Hocus Pocus. God, I love saying that. Now. Wright said that this was his favorite part of the movie,, but that the studio actually. Cut it; they refused to pay for the scene, but he wanted the scene so bad that he paid out of pocket for two extra days of shooting to film it.

Now, Wright Said That He First

heard Hocus Pocus on a music show in England, and that he was blown away by this progressive rock song that,. Unlike most songs, changes tempo throughout the song. Now, like most songs just have one tempo that plays all the way through, which isn’t really helpful for film scoring, since the action changes so fast. But Wright described Focus as the perfect cardio track that dictates where Baby goes. Like fast guitars for when he’s sprinting, and then this yodeling section for when he’s hiding behind a tree, and then another shift when he’s running through the mall, and then an accordion section when he breaks into a car.

Now.

These were just the big examples of creative music editing that stood out to me, but what was your favorite musical moment in Baby Driver Also, are there any other movies or UK shows that you think would have benefited from this approach of letting music dictate the story Really, there is so much going on in Baby Driver, and I would love to do a full breakdown of all the missable stuff that I caught, but really, just more people need to go see this movie, and you can help get the word out by sharing this video, liking it, and tweeting with links to this video and your favorite thing about Baby Driver. You can hit me up on Twitter directly (@eavoss) or follow new Rockstars on Twitter (@newrockstars) and of course subscribe to this channel for all of our videos about film analysis and music in cinema. .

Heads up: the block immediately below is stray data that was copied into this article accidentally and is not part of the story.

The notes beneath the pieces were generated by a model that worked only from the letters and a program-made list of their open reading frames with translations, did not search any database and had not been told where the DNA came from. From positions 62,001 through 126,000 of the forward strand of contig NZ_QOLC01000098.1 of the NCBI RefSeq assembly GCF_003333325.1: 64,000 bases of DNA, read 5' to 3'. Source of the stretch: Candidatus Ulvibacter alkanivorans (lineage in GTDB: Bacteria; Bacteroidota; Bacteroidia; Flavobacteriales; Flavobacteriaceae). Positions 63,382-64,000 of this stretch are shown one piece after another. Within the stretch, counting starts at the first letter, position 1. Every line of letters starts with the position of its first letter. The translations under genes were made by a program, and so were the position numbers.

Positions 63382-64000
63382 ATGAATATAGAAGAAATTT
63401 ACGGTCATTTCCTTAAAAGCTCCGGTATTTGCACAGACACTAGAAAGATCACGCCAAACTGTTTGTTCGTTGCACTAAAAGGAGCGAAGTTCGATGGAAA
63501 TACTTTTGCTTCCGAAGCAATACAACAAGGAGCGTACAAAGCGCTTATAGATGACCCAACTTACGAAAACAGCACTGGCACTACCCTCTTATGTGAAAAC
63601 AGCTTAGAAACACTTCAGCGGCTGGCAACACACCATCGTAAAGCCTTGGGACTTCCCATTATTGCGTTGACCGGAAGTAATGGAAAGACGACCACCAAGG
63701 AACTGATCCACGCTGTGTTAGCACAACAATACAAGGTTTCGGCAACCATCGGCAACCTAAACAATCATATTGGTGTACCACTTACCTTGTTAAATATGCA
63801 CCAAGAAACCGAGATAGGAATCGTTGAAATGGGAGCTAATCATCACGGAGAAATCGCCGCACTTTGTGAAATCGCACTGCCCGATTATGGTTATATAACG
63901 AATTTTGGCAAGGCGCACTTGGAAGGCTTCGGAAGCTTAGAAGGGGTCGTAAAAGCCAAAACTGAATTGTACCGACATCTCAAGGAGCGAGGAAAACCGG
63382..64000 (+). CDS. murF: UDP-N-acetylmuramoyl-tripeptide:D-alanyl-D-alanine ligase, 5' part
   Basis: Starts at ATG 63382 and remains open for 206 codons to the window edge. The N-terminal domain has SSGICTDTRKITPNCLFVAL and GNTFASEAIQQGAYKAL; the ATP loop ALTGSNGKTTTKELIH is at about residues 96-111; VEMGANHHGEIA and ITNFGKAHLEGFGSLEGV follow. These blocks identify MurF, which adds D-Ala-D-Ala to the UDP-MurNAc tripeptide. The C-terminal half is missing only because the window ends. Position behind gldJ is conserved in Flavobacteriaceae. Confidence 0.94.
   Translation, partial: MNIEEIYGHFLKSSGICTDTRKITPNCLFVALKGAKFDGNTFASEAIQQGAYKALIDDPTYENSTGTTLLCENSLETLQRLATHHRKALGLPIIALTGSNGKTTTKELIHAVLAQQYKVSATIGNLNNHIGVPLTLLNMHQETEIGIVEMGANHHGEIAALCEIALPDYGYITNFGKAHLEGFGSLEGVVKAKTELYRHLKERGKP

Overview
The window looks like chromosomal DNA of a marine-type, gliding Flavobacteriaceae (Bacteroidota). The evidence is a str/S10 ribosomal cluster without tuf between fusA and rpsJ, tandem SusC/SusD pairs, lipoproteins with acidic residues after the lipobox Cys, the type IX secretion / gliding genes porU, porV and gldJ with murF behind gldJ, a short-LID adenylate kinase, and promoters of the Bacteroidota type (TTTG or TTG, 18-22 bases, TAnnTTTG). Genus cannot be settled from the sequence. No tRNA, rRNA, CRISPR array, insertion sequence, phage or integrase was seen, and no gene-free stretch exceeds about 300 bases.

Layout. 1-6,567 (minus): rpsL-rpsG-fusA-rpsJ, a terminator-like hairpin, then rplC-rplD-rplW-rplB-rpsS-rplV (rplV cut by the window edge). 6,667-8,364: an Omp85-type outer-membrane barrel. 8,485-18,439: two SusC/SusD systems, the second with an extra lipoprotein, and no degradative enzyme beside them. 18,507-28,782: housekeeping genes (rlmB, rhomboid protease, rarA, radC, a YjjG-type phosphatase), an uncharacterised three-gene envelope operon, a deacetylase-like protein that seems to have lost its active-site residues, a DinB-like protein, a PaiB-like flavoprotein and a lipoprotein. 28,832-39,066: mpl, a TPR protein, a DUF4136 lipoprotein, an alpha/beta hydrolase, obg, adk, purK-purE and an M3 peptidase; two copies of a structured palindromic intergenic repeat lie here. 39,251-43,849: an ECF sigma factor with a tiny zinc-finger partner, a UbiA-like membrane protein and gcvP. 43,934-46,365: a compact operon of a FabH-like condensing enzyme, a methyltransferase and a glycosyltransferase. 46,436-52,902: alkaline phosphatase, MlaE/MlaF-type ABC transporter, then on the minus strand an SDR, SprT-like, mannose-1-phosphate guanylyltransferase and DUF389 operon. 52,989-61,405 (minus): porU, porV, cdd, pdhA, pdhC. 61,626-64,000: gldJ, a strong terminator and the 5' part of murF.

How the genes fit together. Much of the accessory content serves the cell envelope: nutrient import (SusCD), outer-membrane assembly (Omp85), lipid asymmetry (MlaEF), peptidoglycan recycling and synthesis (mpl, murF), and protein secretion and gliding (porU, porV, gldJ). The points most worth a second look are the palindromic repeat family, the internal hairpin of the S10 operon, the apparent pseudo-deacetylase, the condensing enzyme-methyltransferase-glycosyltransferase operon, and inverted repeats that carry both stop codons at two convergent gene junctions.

Weve Done This Kind Of Stuff For The

Wonder Woman theme song, Game of Thrones, and the soundtrack for Guardians of the Galaxy, so look around, I think you’ll like a lot of stuff here. And if you really want to be part of this channel and help us decide what kind of videos to make, you can contribute to us on Patreon. Thank you so much to all of our current donors, especially Chris Kell. All The Best to you and your Baby Driver on the way.

Congrats, Buddy.

Okay, thanks for watching, and Edgar Wright, if you’re watching this, I have a script that I would love for you to look at. .

Summary

Director Edgar Wright wrote the full 35 song soundtrack into the script, and let each song dictate the narrative of the scene that it’s in . He blasted the music over speakers on set, and had actors and crew people listen to synchronized ipods . The end result is that it all plays out like an action musical. Like Stomp, but with cars. The music in the opening heist scene is UK by John Spencer, Blues, Explosion. Wright actually said this song is what inspired the whole film. He said he was actually warned by director Quentin Tarantino not to write the exact songs. It’s hard for the studio to secure the rights to use these songs. But Wright did it anyway. And he blasted this music over speaker on set. He blasted it over speakers. He says he was a lot more like after you see a Fast and Furious movie, and then suddenly suddenly you’re in a movie, Ba-da-da, then you’re getting pulled over, and you start crying…. Click here to read more and watch the full video